A key issue for any artist is creating a focal point.
Have you ever asked yourself "Where should I start?" or "What's my story?"
This is where your story is and where you want your viewers to look. Everything else is background.
There are many ways to achieve this, my favourite is to divide my painting surface into thirds vertically and horizontally, aka the golden section, then use one of intersections for my focal point. This means that (unless your painting is square) your focal point will be unequal distance from any edge of your substrate, creating a discordance, a little bit of a shock – why isn’t it equal? It just feels like the natural spot!
Many students ask me “where should I start?”. It doesn’t really matter except that, especially for beginners, a good place to start your painting is at the place that’s most exciting for you, the thing that got you interested, then build a background around it. This ensures you keep the background in the background and your focal area is full of exciting stuff and further, you’re enjoying what piqued your interest to start with.
A focal point is also discussed as “your story”. Again I’m often asked “what do they mean, what is my story?” It doesn't have to be anything deep, dark and meaningful unless that's what you want to communicate. Your story is a description of what inspired you to paint:
Eg I like the way the light hit the tablecloth and refracted through a glass of drinking water, making a super bright highlight on a pear and beautiful light and shadow shapes that danced over the folds of a tea towel.
Write this in your sketch/notebook with your sketches, to keep your memory alive. This is a good habit for several reasons, but first of all, it aids your thinking processes; further, it’s your evidence of originality and your body of work and even more, galleries may ask you for descriptions; when stressed over preparing for shows the last thing you want to do is have to write descriptors – your early writings hold the key to your original inspiration.
Along with your drawings, sketches and composition thumbnails, it is a good idea to write a list of accompaniments so you’re not stuck for ideas and feel forced to finish without having thought through thoroughly (crikey!) before you started.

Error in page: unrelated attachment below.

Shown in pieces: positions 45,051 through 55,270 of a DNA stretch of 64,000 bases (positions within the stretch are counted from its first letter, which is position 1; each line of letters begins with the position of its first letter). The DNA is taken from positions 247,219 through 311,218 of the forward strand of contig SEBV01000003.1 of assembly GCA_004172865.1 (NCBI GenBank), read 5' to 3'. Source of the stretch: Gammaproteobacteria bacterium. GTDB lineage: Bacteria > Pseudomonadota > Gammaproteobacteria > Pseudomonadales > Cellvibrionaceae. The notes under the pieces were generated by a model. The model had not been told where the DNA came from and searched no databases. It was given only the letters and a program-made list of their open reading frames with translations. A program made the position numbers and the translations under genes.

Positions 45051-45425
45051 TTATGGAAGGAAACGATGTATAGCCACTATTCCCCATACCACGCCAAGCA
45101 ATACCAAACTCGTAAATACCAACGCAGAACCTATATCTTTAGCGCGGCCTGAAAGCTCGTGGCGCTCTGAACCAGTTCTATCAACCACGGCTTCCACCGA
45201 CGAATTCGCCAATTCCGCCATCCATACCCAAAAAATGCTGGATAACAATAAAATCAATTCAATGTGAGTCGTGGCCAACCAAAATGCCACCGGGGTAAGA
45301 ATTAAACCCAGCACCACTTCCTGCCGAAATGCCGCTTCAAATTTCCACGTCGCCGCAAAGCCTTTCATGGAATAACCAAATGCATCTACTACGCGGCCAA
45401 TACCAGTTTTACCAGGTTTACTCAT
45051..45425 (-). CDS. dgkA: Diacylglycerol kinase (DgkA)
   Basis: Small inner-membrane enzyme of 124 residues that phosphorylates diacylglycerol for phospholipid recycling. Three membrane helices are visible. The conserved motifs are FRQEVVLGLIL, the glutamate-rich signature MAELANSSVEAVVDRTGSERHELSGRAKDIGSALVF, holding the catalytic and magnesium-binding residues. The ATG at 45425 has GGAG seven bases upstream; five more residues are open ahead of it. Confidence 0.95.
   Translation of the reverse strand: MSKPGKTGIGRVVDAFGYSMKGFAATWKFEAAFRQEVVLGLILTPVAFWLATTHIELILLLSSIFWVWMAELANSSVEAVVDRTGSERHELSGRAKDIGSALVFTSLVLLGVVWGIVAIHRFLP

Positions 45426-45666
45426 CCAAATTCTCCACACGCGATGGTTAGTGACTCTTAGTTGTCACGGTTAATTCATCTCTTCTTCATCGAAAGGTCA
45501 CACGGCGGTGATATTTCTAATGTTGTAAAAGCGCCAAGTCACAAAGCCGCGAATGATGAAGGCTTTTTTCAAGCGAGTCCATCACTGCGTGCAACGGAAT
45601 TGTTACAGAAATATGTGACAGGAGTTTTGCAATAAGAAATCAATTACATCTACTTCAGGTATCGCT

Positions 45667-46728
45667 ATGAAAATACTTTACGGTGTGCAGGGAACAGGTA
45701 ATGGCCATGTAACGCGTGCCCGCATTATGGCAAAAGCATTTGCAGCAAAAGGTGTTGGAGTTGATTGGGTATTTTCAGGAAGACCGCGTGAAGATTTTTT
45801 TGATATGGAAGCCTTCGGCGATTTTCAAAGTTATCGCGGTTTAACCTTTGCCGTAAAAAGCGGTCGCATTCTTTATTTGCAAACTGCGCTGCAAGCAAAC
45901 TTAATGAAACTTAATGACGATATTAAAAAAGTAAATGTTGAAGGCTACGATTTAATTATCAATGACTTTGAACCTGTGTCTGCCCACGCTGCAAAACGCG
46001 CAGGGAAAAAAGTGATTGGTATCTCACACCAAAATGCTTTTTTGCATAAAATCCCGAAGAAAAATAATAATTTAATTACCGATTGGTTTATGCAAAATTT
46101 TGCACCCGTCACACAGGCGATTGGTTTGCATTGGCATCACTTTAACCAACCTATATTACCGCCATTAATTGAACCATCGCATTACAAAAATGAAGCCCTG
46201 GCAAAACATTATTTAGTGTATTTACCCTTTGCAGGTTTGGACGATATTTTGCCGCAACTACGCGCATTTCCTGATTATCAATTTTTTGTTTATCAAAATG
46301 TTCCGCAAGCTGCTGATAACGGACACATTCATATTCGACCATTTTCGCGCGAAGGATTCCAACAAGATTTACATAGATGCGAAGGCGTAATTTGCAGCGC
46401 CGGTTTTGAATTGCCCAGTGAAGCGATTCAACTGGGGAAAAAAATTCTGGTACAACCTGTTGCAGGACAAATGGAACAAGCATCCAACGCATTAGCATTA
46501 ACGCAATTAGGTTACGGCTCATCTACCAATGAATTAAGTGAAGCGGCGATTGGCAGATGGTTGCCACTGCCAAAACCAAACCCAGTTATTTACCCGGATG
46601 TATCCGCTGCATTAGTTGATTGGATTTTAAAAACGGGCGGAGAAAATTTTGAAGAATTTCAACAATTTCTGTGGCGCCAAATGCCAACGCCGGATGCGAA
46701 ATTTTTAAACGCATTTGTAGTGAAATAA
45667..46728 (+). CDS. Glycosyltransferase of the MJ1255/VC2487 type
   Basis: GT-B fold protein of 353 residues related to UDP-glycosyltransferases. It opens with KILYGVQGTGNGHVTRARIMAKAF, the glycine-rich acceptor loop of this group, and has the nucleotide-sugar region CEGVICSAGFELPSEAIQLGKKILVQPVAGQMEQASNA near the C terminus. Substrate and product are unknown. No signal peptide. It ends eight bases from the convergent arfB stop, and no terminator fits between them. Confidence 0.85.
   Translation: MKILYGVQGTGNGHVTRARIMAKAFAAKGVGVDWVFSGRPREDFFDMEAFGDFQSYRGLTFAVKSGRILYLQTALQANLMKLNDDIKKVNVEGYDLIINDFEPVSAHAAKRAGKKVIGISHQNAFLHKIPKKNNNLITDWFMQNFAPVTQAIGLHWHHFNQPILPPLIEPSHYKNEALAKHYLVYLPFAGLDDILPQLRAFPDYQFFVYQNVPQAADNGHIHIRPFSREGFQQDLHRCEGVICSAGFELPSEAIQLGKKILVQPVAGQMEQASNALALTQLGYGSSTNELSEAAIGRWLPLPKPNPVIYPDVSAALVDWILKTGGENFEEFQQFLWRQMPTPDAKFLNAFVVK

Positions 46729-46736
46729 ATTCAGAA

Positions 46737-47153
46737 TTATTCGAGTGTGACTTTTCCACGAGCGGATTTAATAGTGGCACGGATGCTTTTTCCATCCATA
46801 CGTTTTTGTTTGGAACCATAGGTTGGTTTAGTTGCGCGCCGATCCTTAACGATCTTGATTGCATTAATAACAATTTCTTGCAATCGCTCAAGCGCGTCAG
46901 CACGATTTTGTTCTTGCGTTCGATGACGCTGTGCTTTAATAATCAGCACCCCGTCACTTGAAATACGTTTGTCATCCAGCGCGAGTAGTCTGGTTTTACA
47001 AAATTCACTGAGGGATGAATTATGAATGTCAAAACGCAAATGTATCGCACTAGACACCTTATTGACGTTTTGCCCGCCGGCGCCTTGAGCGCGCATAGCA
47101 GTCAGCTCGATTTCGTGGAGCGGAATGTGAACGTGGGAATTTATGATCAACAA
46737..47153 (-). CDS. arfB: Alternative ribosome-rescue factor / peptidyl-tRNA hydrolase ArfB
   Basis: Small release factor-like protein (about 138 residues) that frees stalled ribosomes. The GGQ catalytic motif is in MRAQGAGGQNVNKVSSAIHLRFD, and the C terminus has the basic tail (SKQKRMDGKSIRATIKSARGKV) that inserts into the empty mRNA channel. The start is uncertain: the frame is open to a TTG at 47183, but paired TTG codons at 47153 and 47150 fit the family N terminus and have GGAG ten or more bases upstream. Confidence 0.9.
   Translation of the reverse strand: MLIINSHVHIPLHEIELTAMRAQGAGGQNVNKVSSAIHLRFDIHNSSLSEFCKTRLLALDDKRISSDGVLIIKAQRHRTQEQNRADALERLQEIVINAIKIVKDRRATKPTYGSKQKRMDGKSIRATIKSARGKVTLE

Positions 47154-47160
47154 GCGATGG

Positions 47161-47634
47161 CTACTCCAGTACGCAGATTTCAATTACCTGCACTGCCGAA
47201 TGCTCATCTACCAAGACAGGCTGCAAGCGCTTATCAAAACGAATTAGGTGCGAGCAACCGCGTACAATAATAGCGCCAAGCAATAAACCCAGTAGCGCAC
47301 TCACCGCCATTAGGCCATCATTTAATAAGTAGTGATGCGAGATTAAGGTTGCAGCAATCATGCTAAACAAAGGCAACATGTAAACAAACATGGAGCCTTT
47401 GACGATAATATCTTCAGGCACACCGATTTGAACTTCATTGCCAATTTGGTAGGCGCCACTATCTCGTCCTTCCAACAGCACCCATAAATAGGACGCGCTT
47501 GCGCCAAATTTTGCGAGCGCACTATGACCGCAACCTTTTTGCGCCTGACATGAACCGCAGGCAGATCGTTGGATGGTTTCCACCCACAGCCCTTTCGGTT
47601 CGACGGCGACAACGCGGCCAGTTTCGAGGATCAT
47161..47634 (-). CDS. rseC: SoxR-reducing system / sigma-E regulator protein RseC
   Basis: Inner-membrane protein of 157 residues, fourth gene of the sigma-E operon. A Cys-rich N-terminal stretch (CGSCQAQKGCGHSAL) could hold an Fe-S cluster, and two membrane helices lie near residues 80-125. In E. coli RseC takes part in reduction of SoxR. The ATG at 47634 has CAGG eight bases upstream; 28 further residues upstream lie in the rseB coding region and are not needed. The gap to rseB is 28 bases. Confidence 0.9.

For example a table top painting might also include a vase and flowers, a suggestion of a chair, bottle of tomato sauce, a lemon and a spoon. In the background: light though a window, painting on the wall, books on a bookshelf and a table lamp. Once you have given your focal area a good start you can then move on to painting other areas of the painting and adjust and balance the painting later.
It really all comes down to planning and understanding what you want to paint and why. Asking yourself these questions will help you to get to the heart of the matter quickly, help you to focus your concentration and get to picking up that brush sooner!!
do feel free to comment or ask a question!
ciao cari pittori!!
PaintBox Tips, secrets, random thoughts,
Poetry in watercolour is made in the freedom of the here and now. Amanda Brett
Please support my arty-farty'ness so I can make more great content to share!! thank you xx
Inspiration exists, but it has to find you working - Pablo Picasso
There are no mistakes in watercolour, just some extra surprises!!
Copyright © 2022 All images and text on Amanda's blog and website are the the legal property of Amanda Brett and may not be reproduced without express permission from Amanda Brett or her authorised agent. Thank you for respecting her art and the livelihood of all artists.